WASHINGTON -- To fight infections, hospital workers can hit the hand sanitizer a hundred times or more a day. Now, the government wants more study of whether that is safe and how well it actually fights the spread of germs.
The Food and Drug Administration is asking manufacturers to submit additional data about medical hand washes and sanitizers, including the long-term health effects of their daily use on the skin.
Under a proposed rule published Thursday, companies must submit new studies looking at key safety issues, including possible hormonal effects and contributions to antibiotic-resistant bacteria. Products that are not shown to be safe and effective by 2018 would have to be reformulated or removed from the market.
According to an agency estimate, it could cost companies between $64 million and $90 million to conduct the requested studies and comply with new requirements.
For now, the FDA stressed that health care workers should continue using hand washes, sanitizers and surgical scrubs, which are standard tools for preventing health care infections.
"We're not asking for any of these products to come off the market at this time, we're just asking for additional data," Theresa Michele, a director in the agency's drug center, said in an interview with The Associated Press. "And we're likewise not suggesting that people stop using these products."
The antiseptic ingredients at issue, including alcohol and iodine, have been used by doctors and nurses for decades. But FDA scientists say their routine use has increased over the past 20 years as hospitals ramped up efforts to fight infections. Widely adopted guidelines recommend doctors and nurses sanitize their hands before and after visiting each patient's room.
"Twenty years ago you didn't find people using antiseptic gels 100 times a day. It just didn't happen," Michele said.
Regulators are also concerned about emerging science suggesting antiseptics are absorbed into the body at higher levels than previously thought, showing up in the blood and urine of users.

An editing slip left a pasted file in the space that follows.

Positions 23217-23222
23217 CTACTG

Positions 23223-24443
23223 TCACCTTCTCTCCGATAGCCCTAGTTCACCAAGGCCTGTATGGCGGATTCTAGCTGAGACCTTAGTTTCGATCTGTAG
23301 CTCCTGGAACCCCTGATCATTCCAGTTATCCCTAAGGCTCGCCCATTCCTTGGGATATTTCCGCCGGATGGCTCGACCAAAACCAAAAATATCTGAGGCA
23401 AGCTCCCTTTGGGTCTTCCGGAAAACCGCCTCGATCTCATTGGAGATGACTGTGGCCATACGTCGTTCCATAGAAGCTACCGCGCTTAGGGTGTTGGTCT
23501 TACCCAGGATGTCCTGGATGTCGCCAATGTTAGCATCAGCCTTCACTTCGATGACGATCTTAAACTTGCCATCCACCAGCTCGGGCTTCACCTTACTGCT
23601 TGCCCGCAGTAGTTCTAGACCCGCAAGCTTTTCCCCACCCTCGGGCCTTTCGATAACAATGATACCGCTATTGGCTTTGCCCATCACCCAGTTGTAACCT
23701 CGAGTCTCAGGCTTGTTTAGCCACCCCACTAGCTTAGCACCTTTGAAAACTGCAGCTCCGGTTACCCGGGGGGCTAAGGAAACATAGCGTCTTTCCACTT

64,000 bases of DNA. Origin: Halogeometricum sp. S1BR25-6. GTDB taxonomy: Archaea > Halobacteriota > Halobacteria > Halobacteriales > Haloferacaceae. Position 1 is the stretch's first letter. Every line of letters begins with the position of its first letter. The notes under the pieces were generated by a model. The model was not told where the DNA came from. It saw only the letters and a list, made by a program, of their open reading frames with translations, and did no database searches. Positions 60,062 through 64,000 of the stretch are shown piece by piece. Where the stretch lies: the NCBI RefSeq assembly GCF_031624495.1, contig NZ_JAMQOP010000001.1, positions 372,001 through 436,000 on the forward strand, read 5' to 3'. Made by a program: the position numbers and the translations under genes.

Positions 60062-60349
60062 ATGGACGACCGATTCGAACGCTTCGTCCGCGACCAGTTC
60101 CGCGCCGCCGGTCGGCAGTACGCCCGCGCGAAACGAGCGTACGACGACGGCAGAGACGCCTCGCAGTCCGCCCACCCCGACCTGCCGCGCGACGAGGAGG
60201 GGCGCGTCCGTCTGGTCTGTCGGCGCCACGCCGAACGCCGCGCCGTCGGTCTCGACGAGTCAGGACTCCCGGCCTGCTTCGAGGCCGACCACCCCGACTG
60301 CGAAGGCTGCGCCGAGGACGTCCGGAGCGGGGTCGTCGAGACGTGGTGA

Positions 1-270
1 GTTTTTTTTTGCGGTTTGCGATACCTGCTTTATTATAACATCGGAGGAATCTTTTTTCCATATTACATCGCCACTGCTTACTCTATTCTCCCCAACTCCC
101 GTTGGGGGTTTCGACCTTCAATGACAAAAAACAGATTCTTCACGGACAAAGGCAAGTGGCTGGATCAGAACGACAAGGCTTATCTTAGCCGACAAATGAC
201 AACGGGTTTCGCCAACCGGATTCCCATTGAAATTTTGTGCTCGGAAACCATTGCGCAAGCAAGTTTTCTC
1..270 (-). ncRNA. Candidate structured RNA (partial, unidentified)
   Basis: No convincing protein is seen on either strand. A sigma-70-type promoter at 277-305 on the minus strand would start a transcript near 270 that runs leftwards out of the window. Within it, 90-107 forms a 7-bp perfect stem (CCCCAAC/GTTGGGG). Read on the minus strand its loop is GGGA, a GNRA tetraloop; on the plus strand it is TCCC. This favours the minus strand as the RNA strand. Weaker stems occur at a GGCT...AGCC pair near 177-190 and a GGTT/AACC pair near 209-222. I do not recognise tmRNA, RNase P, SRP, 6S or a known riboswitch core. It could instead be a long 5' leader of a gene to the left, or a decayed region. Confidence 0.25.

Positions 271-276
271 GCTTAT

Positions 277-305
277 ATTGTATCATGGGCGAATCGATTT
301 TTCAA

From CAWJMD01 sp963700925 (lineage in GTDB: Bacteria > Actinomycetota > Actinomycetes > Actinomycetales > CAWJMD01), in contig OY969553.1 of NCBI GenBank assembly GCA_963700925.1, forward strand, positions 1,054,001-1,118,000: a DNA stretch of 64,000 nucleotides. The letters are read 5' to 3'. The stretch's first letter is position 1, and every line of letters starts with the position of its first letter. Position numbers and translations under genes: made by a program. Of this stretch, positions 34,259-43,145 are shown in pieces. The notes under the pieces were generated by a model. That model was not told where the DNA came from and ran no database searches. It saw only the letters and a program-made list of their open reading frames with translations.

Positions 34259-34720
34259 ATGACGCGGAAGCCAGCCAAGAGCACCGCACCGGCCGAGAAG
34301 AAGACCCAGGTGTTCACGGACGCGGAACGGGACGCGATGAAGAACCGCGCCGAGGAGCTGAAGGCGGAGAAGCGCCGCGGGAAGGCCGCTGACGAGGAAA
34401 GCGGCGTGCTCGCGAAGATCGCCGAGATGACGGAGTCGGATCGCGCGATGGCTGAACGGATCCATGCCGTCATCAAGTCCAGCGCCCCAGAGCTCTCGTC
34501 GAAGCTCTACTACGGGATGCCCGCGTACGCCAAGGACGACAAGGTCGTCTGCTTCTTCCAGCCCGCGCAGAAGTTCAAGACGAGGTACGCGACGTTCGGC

The FDA wants companies to provide data from both human and animal studies on absorption rates, blood levels, toxicology and possible links to cancer and hormonal problems. Regulators say they will use this information to determine safety thresholds for users, particularly vulnerable groups like pregnant women and breastfeeding health care workers.
The FDA also wants information about possible links between use of antiseptics and the growth of so-called superbug bacteria, which are resistant to antibiotics.
Despite these unresolved questions, the agency said in a statement that its actions "should not be taken to mean the FDA believes that these products are ineffective or unsafe."
The FDA review encompasses nearly 30 antiseptic ingredients and is part of a decade-spanning bureaucratic process which was only recently jumpstarted by a lawsuit against the agency.
The FDA was first tasked with evaluating antiseptic soaps and scrubs in 1972 as part of a law designed to set guidelines for hundreds of drugs and chemicals that were already on the market but had never been formally reviewed.
The review has dragged on through decades of regulatory delays and missed deadlines. And the FDA last updated its review of health care hand cleaners in 1994.
The agency agreed to complete its review after a three-year legal battle with the Natural Resources Defense Council, an environmental group that accused the FDA of delaying action on potentially dangerous chemicals. In 2013 the FDA agreed to a legal settlement that included timetables for completing the review of various chemicals, including health care cleaners.
Environmentalists are mainly concerned about an ingredient called triclosan, which is used in most antibacterial soaps marketed to consumers. . The agency issued a separate review of triclosan-containing consumer products in late 2013, saying more data are needed to establish their safety and effectiveness.
The ingredient is found in some health care hand washes and cleaners, but is far less common than ingredients like alcohol and chloroxylenol, according to FDA officials.
Those chemicals are sold to hospitals in hand sanitizers, surgical scrubs and other formulations that can be used without water. Manufacturers include market leader Gojo Industries Inc., which markets Purell and Provon brands to both consumers and health care facilities. Other competitors include 3M Co. and Ecolab Inc.
The American Cleaning Institute, a cleaning products trade organization, said it agreed with the FDA's recommendation that health care workers continue using antiseptic products.
"While manufacturers have submitted extensive data already, we will continue working with the FDA and provide the necessary information to answer their questions," the group said in a statement.
Companies will have one year to submit new data about their products before FDA begins finalizing its proposal.